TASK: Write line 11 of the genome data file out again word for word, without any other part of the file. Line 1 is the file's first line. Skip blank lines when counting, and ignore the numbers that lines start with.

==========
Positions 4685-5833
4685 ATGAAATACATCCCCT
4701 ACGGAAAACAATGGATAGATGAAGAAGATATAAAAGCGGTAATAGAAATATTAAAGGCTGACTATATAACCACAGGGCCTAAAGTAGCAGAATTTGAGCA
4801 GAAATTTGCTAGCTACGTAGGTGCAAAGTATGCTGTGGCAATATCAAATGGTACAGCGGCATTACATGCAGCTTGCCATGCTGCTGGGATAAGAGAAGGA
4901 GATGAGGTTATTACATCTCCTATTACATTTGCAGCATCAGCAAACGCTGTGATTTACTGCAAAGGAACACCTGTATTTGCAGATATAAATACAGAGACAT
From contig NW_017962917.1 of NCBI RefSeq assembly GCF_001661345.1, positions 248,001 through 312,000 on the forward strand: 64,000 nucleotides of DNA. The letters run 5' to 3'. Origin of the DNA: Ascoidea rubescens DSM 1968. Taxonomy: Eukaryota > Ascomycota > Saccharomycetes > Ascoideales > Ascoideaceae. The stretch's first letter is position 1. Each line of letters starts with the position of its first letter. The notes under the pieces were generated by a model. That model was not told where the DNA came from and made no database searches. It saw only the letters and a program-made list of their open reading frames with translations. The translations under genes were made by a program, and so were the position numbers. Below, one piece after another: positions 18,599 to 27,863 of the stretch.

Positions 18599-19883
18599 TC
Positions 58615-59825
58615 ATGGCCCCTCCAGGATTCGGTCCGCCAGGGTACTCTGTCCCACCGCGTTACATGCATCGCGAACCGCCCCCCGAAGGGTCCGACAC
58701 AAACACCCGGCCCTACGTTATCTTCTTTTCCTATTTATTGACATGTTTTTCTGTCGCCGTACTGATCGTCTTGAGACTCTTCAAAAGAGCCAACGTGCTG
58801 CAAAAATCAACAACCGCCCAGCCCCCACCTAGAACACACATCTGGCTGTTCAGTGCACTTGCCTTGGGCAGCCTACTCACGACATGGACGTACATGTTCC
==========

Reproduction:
58701 AAACACCCGGCCCTACGTTATCTTCTTTTCCTATTTATTGACATGTTTTTCTGTCGCCGTACTGATCGTCTTGAGACTCTTCAAAAGAGCCAACGTGCTG